Thursday, March 23, 2006

The Recurring Fields

So yes, we spent more time "under God's blanket" (what a friend referred to the sky as), playing Infantry, no mortar gear included this time.

Pause for wild celebrations that put Spring Break and Mardi Gras to shame.

The bad news was that we were....STAYING OUT IN THE FIELD AGAIN! None of us were in the least bit excited, considering we had just returned from sleeping in the dirt in Yakima, and we're all a bunch of whiny little babies who would rather play Fight Night Round 3 on PlayStation 2 than do our jobs.

As much as we kicked and screamed and clung to each other's legs, we still somehow ended up in the field. Nothing we could do about it now. So we coddled each other like lost orphans, took turns wiping our buddies' tears away, and loaded our magazines with blank rounds. Then we consumed living proof that God hates us: MREs.

The training exercise took place in the same spot that our bunker assault was, except the concertina wire was all gone, the bunkers and all the holes were filled in, and the tread marks from the combat engineers were also gone. One of my friends didn't even realize where we were til I said, "Remember carrying my lifeless corpse up this hill?" I love watching people being hit with realization, when it smashes into them with all the force of the generic fat drunk guy through a coffee table.

The way the mission basically ran down, we were divided into two teams, and the whole squad piled into a Stryker. One dude hadn't gone to Yakistan, so he'd never been in a Stryker before. Giddy. We lurched around, jammed together in that cliche sardine fashion, until we reached our stopping point and the vehicle commander spoke the magic words.

"Prepare to dismount......drop the ramp.....dismount!"

We piled out the back ramp about as fast as you can when you're hunkered down that low in such a cramped space. Imagine trying to keep up with a stampede in your house's crawlspace. Once we were on the ground, we peeled off the road and into the thick bushes and ferns that I love about as much as I love the common cold. There's nothing greater than trying not to trip while trying to keep up while trying not to catch a recoiling branch in the face. I'd prefer that over winning the lottery, becoming Hugh Hefner, or going to college. Oh, I'm sorry, I'm lying again. Silly me.

We had done this whole assault three times by the time we were done. Blank fire, live fire, and then another night iteration with blanks. Just after dismounting during the night operation, one of the team leaders stepped right into a two and a half foot ditch and completely ate it. So naturally, we were crashing through the woods, laughing the entire time. Even when we got to our little "ready spot".

Back to the story.

In each case, after coming through the aforementioned woods, we'd arrive at a spot where we'd chill out (and by that, I mean pull 360 degree security) while we waited for our signal to move out and assault. Once that happened, you can probably guess what we did. We moved out and assaulted. Run to a spot with your team, hit the dirt behind a burm, shoot at unarmed targets (I'm remorseless like that), repeat, until we reach the end of the course. As always, I don't want to go into too much detail, because even though pretty much anyone could get the information on these tactics, I'd rather be safe than stupid.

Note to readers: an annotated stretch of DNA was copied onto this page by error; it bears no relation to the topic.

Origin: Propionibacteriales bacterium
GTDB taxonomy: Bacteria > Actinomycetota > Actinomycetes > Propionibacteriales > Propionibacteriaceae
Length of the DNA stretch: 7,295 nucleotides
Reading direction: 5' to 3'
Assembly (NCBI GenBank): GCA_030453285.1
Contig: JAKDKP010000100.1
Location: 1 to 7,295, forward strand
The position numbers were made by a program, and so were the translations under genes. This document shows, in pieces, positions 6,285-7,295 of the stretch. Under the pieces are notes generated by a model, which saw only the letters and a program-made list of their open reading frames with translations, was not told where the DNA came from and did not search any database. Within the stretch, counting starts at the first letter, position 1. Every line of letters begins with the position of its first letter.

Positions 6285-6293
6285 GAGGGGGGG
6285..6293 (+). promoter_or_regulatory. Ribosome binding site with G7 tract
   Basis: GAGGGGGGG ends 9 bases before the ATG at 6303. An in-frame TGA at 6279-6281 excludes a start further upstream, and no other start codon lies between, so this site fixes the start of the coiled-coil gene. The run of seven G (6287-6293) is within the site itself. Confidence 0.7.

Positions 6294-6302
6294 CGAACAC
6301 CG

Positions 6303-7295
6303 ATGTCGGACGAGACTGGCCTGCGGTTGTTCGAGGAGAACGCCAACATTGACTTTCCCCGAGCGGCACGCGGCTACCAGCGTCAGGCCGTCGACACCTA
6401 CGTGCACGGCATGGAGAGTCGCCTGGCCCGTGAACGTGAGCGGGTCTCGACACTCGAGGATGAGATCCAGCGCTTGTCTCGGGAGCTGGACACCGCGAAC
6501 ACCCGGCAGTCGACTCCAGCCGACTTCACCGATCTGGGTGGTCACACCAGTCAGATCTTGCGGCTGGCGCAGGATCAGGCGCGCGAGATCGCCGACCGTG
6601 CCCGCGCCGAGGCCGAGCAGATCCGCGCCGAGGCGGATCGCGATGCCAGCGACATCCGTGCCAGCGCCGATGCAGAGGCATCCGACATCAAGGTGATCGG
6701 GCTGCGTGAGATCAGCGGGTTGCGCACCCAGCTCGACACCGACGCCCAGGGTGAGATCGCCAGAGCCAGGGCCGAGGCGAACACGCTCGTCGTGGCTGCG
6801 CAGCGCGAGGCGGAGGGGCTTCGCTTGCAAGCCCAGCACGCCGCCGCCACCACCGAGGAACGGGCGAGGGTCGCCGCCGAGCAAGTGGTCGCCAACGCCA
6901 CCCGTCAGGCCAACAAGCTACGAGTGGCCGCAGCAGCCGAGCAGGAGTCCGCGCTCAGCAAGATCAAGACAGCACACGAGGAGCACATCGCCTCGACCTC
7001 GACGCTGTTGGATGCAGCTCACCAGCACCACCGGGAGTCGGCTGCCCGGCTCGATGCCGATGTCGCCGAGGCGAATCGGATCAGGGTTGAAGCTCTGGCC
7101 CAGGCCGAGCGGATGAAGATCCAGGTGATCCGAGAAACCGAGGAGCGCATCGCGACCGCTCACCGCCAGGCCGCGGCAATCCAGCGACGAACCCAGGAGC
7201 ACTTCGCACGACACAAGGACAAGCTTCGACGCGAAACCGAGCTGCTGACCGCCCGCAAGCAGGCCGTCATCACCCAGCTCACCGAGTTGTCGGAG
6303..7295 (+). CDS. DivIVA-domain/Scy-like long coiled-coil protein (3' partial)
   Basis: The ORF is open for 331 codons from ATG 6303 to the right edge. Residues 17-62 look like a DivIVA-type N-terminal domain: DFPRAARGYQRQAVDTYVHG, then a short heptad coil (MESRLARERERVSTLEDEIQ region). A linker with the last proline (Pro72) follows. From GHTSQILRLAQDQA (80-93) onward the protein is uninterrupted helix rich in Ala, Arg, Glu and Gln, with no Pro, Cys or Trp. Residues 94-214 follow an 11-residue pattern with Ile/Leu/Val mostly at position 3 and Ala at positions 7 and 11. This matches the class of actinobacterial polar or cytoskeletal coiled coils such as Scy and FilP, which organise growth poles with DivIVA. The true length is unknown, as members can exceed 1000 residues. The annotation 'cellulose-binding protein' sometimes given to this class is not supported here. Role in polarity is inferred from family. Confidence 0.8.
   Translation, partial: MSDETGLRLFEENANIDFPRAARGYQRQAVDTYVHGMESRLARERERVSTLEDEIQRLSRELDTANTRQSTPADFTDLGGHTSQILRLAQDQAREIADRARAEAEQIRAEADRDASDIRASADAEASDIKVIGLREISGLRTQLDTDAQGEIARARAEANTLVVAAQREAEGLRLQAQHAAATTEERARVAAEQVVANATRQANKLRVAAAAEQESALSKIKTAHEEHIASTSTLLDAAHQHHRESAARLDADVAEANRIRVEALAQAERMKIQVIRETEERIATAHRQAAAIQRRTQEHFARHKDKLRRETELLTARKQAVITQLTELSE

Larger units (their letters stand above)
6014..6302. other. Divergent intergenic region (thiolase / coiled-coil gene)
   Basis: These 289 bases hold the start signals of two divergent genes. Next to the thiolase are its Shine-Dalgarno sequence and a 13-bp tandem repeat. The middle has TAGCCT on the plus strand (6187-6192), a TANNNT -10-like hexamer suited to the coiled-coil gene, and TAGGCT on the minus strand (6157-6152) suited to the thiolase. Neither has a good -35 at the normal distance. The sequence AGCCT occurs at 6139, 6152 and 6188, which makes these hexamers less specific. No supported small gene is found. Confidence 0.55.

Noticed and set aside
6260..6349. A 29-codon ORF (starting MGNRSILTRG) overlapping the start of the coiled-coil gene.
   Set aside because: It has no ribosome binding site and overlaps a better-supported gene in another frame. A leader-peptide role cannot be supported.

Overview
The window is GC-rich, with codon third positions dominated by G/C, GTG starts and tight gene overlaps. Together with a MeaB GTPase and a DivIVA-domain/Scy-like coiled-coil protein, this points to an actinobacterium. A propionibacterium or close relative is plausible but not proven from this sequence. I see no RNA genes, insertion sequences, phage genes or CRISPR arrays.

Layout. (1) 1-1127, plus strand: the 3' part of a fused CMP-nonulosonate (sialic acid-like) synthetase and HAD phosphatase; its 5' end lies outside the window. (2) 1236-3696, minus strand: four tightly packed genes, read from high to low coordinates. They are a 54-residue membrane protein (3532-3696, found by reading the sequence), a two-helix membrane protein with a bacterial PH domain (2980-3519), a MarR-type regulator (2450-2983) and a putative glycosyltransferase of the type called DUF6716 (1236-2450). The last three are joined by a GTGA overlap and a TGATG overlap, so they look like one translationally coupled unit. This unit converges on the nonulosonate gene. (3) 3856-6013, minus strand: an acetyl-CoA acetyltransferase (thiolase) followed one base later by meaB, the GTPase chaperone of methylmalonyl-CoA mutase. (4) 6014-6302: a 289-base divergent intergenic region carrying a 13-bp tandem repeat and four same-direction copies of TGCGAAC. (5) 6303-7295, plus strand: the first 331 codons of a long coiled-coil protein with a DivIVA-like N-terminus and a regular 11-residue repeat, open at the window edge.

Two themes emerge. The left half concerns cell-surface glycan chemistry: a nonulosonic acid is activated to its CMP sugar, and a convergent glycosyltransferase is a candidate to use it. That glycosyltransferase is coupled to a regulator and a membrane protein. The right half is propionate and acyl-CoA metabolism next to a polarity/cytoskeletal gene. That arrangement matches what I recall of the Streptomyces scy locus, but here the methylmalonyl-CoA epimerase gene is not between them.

And for the record, I still hate NODs (the nightvision devices), and they also hate me, and choose to fog up, and refuse to adjust properly to my eyes. Its very comical watching me in action. I make Pauly Shore look good.

We were relieved to find that we wouldnt be spending the rest of the week in the field, but rather just the night, but there was still a chance we'd be able to go back that night. We held on to that dream with a deathgrip that would make Sly Stallone proud. Well, dreams are made to be broken, as I realized while I zipped my sleeping bag up under God's blanket.

Saturday, March 18, 2006


I spent the last week "in the field", and by that, I mean at Yakima Training Center. We, my friends, played the part of the bad guy, the OPFOR (opposing force). You'd think that'd be pretty fun right? Well, at times it was.

We woke up on Sunday and got all of our gear loaded up, and played the waiting game. Then some E6 (Staff Sergeant) came out and rattled off a lot of words to us, which we pretended to listen to, and we then finally piled into two vans, and down the Yellow Brick Road did we travel to this fun training center we'd been hearing about.

How the HELL is there a desert in Washington?!

That's what everyone was calling this area, a desert, and I suppose it made sense. Then I realized that it looked exactly like the place I grew up for 12 years in Montana. I grew up in a freaking DESERT?! Dirt and dust everywhere. And this was at the Yakima military installation, I'm not even talking about the actual field.

We got our barracks for the night and crashed there after many hours of boredom. Invest in a PSP if you're in the army, I'm probably going to go out and buy one after I post this. Better investment than the ACUs...

The next morning, we loaded all our gear up into an FMTV (big truck) and we piled into humvees and strykers to ride out there. I'd never ridden in a humvee before, so that was pretty sweet. The doors are like rubber tarps with metal rods for the frame. Reassuring. Humvees are pretty noisy too. Strykers are actually more quiet, believe it or not. After a long, dusty, boring, bumpy convoy ride, we arrived at our destination and more or less set up camp. And then we, the OPFOR, did NOTHING. We seriously didn't do anything at all the whole day. Why are we here?